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Rep. Doyle says he reaches across political aisles from his seat in the 94th Assembly District



Facing two challengers, Steve Doyle (D-Onalaska) is optimistic for growth from this election cycle.

Doyle has represented the 94th Assembly District since 2011. A local debate last week gave him the chance to speak with his opponents, Republican Kevin Hoyer, and Independent LeRoy Brown.

“I think multiple perspectives is a good thing,” Doyle said regarding the rare conversation among three parties. “That is my whole reason for being in government is to look at different sides, not just the Democratic or the Republican side. I think it is good for the voters to hear that there are not just two sides to a story.”

Candidates running for the Wisconsin’s 94th Assembly District (Left to right: LeRoy Brown, Kevin Hoyer, Steve Doyle)

As a Democrat in a Republican-leaning district, Doyle is proud of his ability to reach across the political aisle. He noted the Legislative Reference Bureau declared him the most bipartisan member of the State Assembly in the summer of 2020.

“What that tells people is that I’m not a puppet of anybody,” Doyle said. “I look at the merits of the issue, and I really put it through the funnel of what’s best for my district and what’s best for the State of Wisconsin.”

He believed the most pressing issue in this election is the pandemic and the response, or a lack thereof, to what was happening. Doyle expressed frustration that the legislature has not met to provide a united front against the virus.

“The Governor has tried to get the attention of the legislative leadership, and it is not happening,” he said. “I’m willing to hope in my car and drive to Madison today to start debating and studying this issue so that we can do that present something to the voters of Wisconsin.”

He saw damaging effects to the economy as collateral of not being able to come together.

“We have small businesses going out of businesses every day. We have people who are, by their own choosing for safety purposes, not leaving their home. We have mental health and addiction issues rearing their ugly head. We need to do something. We have to quit pointing fingers.”

Other key concerns included healthcare, education, and transportation.

“Too many people in Wisconsin don’t have health insurance, and so their health care plan is going through the emergency room door,” Doyle said. “There’s cost-shifting so those of us who do have insurance plans end up paying for that, which raises costs for everyone.”

In terms of education, he saw students who are impacted by the pandemic.

“We have to figure out how to get that back on track so they can regain that lost time. We have to fully fund our school so they can provide the best education.”

He also noted 20 percent of the roads in Wisconsin are deemed in poor condition.

“There’s a tough budget coming ahead, but we still have to remember that it is those roads that get the economy going to get those products to market,” he said.

The district Doyle represents is unique in that it blends urban and rural communities including the City of Onalaska and small towns such as West Salem, Holmen, and Bangor.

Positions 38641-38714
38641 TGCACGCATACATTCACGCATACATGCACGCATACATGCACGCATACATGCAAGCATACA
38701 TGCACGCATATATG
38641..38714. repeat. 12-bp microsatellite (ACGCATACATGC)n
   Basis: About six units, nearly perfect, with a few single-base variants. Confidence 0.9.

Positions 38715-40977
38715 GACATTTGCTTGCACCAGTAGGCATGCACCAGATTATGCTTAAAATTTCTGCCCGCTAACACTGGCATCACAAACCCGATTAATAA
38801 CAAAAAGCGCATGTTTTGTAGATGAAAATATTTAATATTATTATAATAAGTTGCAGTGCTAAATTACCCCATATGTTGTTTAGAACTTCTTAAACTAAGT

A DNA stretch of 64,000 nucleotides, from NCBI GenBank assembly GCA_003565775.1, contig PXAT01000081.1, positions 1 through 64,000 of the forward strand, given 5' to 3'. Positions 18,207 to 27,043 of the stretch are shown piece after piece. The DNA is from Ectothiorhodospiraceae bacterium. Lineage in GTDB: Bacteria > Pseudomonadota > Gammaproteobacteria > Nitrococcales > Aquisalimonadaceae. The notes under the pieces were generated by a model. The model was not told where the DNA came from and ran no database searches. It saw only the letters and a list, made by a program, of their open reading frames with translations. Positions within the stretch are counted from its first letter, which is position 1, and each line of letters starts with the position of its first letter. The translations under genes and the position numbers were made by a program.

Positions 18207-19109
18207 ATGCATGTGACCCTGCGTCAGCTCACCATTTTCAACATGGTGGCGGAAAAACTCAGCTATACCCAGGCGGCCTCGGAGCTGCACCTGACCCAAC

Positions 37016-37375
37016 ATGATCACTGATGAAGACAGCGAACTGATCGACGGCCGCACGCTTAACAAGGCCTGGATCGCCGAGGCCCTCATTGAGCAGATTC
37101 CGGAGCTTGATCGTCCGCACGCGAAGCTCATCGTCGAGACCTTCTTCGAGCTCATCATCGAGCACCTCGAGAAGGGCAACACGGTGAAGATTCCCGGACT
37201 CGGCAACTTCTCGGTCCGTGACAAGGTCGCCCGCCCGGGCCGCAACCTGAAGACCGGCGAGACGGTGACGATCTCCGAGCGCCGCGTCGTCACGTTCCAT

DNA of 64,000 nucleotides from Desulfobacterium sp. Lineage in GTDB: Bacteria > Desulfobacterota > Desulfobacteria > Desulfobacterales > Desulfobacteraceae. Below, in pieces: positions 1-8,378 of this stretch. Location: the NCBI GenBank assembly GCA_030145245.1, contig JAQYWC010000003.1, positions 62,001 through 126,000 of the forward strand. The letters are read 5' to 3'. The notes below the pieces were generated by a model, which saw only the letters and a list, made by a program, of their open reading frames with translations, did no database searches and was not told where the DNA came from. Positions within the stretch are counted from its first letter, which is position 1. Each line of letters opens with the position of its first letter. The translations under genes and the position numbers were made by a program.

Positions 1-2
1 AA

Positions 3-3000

“All have their particular needs and their particular perspectives, so in addition to it being a Republican-leaning district represented by a Democrat, there’s the competing interest within that district, which forces me to listen,” he said. “I listen to the people here rather than the people 130 miles away in Madison.”

He credited part of his negotiation ability to his career as a lawyer, which transferred into his positions with the La Crosse County Board even before serving as a representative for the 94th Assembly District.

“I do a lot of mediation,” Doyle said. “You have to figure out ways to get people on the same page. I take things to Madison and say it doesn’t have to be all or nothing. There are ways to make it a win-win, and I think I’ve done a good job on that. The reason I got into politics goes back to when I first ran for the county board. My main interests were helping vulnerable people.”

He said Republicans often came to him for advice, co-sponsorship of bills, and leadership opportunities such as serving as the co-chair of a task force on foster care as well as chair of a suicide prevention task force.

“It is not partisan, but it is so important to us,” he said. “The fact that I’m being asked by Republicans to help lead and sink my teeth into these issues means a lot to me.”

Doyle said some of the promises made and kept during his time in office include tax relief for working families, extending SeniorCare to help with rising prescription drug costs, and opposing $1.6 billion in public education cuts.

Kaitlyn Riley’s passion for communications started on her family’s dairy farm in Gays Mills, Wis. Wanting to share agriculture’s story, she studied strategic communications and broadcast journalism at the University of Wisconsin-Madison. In college, she held officer positions with the Association of Women in Agriculture and Badger Dairy Club while volunteering as a news reporter for the college radio station. She also founded the university’s first agricultural radio talk show, AgChat. In her professional career, Kaitlyn has worked in radio, print and television news doing everything from covering local events to interviewing presidential candidates, and putting back on her barn boots to chat with farmers in the field. Today, Kaitlyn can be seen covering local stories that matter to you in the La Crosse area.

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